Nature-based climate solutions require a mix of socioeconomic and governance attributes

Elsevier, iScience, Volume 25, Issue 12, 22 December 2022, 105699  
Ernest F. Asamoah, Joseph M. Maina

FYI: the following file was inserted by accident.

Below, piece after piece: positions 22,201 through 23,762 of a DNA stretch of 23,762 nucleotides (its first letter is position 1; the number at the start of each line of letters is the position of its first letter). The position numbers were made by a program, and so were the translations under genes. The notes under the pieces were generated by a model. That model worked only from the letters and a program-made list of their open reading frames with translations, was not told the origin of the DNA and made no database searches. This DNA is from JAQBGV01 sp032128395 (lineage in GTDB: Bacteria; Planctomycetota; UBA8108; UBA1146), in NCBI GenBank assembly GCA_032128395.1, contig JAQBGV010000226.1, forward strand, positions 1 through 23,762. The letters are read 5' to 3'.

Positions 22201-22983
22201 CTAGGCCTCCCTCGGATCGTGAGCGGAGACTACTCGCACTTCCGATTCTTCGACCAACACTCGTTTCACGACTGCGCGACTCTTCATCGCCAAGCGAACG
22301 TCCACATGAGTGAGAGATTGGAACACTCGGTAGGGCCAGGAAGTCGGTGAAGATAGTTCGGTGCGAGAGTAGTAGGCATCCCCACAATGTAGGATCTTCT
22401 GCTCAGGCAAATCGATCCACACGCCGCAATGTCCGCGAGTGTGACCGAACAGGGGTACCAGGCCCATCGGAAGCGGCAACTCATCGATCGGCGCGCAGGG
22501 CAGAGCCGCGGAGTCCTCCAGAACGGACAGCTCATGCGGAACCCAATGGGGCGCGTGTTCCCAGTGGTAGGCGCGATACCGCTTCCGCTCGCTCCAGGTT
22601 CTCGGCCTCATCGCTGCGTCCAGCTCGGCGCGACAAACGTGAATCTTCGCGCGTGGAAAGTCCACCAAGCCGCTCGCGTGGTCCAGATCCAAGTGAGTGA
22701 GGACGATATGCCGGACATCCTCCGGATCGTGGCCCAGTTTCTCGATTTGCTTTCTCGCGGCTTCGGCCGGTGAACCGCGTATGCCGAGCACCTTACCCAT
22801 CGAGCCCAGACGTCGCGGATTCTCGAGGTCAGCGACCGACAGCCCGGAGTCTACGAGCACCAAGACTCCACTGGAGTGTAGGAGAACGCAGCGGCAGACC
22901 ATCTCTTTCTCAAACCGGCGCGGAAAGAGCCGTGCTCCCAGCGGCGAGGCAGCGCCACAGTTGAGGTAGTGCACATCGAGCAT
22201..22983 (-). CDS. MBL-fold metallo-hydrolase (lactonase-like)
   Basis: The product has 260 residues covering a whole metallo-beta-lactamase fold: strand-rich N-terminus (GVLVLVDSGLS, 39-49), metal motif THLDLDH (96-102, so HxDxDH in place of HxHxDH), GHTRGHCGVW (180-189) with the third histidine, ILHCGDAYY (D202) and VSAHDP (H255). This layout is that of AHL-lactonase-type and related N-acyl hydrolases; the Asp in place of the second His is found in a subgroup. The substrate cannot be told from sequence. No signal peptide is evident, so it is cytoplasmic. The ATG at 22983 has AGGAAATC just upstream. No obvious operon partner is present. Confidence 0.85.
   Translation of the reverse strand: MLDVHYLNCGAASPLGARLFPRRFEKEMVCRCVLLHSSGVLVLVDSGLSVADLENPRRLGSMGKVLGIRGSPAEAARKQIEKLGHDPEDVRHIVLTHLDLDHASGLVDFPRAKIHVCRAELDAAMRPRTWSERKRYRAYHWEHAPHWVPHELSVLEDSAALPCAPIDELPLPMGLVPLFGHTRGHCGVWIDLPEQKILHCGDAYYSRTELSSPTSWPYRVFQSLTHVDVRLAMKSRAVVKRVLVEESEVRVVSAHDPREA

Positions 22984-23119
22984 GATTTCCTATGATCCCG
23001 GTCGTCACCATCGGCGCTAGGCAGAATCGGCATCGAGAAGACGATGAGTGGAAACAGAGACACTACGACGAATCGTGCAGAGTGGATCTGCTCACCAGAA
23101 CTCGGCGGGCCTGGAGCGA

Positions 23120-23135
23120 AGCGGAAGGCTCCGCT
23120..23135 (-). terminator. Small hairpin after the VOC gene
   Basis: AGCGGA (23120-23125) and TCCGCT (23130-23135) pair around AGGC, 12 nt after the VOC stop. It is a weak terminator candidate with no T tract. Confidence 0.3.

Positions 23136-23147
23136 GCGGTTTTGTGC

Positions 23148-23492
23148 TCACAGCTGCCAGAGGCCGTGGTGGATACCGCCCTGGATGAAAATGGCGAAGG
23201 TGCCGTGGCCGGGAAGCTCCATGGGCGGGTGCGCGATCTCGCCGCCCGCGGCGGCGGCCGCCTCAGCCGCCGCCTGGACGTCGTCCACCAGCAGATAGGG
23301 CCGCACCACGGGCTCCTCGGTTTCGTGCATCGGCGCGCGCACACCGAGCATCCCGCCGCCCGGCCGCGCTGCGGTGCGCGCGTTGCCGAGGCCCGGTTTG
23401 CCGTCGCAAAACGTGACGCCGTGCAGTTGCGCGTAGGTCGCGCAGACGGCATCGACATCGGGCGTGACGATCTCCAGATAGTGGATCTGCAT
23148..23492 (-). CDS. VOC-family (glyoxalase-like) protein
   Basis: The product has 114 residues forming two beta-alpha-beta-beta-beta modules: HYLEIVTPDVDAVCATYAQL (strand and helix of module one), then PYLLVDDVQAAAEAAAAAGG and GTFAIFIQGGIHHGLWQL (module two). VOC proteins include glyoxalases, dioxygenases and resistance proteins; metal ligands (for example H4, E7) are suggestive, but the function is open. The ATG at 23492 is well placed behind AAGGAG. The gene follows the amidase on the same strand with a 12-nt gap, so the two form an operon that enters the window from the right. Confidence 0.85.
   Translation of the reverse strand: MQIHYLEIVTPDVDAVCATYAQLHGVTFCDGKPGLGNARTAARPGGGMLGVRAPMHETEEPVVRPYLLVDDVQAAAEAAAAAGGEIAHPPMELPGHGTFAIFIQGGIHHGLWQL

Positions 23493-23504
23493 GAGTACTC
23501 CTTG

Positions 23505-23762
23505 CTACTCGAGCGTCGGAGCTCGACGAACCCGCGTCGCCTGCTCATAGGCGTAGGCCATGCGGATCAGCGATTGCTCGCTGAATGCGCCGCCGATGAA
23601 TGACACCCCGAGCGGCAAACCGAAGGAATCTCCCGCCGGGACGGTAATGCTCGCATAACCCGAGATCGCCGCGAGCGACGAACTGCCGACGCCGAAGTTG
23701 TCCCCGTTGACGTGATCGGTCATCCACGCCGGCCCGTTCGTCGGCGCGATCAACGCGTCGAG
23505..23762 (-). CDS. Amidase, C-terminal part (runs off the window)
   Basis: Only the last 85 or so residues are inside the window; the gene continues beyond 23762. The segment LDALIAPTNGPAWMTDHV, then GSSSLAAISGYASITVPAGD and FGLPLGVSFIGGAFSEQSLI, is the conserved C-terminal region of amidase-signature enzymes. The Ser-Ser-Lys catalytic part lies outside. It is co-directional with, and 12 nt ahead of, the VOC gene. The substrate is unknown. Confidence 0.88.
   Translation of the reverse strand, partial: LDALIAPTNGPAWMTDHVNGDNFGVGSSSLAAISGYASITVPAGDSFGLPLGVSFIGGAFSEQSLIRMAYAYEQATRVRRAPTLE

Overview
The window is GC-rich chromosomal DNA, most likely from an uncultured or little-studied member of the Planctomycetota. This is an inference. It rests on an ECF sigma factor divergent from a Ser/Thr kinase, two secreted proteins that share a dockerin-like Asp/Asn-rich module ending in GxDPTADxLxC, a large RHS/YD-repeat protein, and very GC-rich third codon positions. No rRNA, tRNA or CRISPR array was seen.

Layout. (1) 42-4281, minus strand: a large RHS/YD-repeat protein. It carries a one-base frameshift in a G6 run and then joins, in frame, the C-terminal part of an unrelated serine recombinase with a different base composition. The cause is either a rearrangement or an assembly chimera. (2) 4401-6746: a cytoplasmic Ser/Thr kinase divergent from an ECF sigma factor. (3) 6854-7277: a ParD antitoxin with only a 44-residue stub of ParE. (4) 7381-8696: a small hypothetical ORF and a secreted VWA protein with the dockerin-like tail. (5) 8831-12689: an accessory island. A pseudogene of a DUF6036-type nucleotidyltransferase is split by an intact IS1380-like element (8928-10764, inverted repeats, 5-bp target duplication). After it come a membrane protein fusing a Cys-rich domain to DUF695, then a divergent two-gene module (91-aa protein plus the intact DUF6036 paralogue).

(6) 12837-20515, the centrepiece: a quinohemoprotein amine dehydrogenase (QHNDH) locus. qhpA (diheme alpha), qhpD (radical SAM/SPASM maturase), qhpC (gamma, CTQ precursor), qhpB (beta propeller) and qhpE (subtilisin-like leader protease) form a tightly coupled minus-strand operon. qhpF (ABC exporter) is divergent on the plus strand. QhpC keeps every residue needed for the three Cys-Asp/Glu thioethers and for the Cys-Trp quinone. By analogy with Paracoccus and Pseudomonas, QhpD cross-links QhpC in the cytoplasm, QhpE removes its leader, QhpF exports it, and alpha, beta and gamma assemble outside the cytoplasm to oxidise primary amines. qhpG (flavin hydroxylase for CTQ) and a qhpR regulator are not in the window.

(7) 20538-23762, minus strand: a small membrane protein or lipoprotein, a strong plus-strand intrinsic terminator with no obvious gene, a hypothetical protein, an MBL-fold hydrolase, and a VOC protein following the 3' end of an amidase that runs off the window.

Nature-based climate solutions (NCS) can play a crucial role in reducing climate change. There is, however, a lack of understanding of the biophysical, social, and political contexts surrounding NCS, which hampers its practical implementation. Here, we used estimates of carbon sink potential to identify socioeconomic and ecological factors that may stimulate NCS implementation in developing economies. We considered carbon sink potential for eight NCS, including reforestation, peatland restoration, natural forest management, improved rice cultivation, optimal grazing intensity, grazing (legumes), avoided peatland impacts, and avoided coastal impacts. Food insecurity hotspots, which currently receive the most development aid, have the lowest likelihood of realizing NCS’ potential. Poor governance structures and food insecurity impede the implementation of NCS projects at the country level. By carefully assessing complementary food security, sustainable financing, and soil quality safeguards, NCS as a nationally determined contribution to climate mitigation can be made more effective.